miércoles, 10 de septiembre de 2014

Pectoral Sandpiper

To open the present post, a couple of photos of the main irrigation pond in Las Martelas, the first showing the maximum water-level typically found in the winter months. Dotted around on the surface are various Coots (Fulica atra); small numbers of Tufted Duck (Aythya fuligula), and other Anatidae frequently occupy this pond from late autumn onwards.

The second shot, taken from a slightly different angle, shows the same pond as it looks at the moment: virtually empty, with just a few puddles of water in the bottom. Not exactly an inspiring landscape, but then long-distance migrants are hardly concerned about the scenic beauty of their stopover sites...

Take this juvenile Pectoral Sandpiper (Calidris melanotos) for example, discovered foraging in the almost dried out pond this morning, Sep 10. This North American wader is the most frequent Nearctic vagrant throughout Europe, and is becoming almost "regular" on La Palma: the present individual is my seventh to date on the island.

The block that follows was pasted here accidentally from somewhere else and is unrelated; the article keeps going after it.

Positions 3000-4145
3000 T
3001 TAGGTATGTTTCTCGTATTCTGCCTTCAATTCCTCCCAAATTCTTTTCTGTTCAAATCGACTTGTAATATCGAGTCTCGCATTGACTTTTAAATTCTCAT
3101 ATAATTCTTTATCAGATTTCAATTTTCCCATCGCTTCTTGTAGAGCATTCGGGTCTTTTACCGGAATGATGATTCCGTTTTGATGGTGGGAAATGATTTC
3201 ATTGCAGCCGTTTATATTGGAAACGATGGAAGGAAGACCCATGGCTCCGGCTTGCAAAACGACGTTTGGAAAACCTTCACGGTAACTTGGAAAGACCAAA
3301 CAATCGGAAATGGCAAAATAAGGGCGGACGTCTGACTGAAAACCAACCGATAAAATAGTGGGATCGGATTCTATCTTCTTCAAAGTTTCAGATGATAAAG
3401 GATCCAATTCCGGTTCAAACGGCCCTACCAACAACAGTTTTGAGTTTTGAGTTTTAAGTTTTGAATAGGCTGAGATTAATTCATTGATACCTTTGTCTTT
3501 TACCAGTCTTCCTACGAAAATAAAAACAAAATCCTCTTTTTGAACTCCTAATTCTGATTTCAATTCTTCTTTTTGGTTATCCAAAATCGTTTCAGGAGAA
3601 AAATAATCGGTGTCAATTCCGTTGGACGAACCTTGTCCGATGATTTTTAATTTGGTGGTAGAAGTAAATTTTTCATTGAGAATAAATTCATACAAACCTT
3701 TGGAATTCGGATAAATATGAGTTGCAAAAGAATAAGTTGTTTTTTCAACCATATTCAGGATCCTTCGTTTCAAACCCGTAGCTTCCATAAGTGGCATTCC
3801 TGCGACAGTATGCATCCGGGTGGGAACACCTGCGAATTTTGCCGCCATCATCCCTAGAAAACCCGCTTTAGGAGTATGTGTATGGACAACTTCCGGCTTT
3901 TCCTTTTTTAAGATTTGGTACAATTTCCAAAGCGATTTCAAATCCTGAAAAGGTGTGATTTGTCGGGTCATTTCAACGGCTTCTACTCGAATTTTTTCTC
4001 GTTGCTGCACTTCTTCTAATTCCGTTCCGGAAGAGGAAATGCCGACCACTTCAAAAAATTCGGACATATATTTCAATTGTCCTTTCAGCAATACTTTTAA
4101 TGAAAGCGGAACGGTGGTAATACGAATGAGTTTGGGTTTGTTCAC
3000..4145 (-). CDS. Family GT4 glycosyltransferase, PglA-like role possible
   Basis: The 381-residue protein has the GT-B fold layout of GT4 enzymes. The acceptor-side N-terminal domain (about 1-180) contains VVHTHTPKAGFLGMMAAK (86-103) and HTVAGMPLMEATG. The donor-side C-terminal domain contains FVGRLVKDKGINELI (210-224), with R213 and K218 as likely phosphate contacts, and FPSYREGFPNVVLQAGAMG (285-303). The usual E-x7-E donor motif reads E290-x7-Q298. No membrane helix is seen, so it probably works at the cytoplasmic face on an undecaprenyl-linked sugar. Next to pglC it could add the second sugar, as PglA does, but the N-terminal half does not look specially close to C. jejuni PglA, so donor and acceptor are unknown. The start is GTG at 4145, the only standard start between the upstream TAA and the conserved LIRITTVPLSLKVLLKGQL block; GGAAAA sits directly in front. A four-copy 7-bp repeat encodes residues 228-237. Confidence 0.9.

Pectoral Sandpiper (Calidris melanotos) juvenile

Close-range photography is impossible under the present conditions, but these heavily-cropped images show most of the key identification features: yellowish legs, sharp demarcation between throat streaks and white belly, slightly decurved pale-based bill, and long primary projection.

 Pectoral Sandpiper (Calidris melanotos) juvenile

This sighting will be forwarded to the Spanish Rarities Committee in due course.

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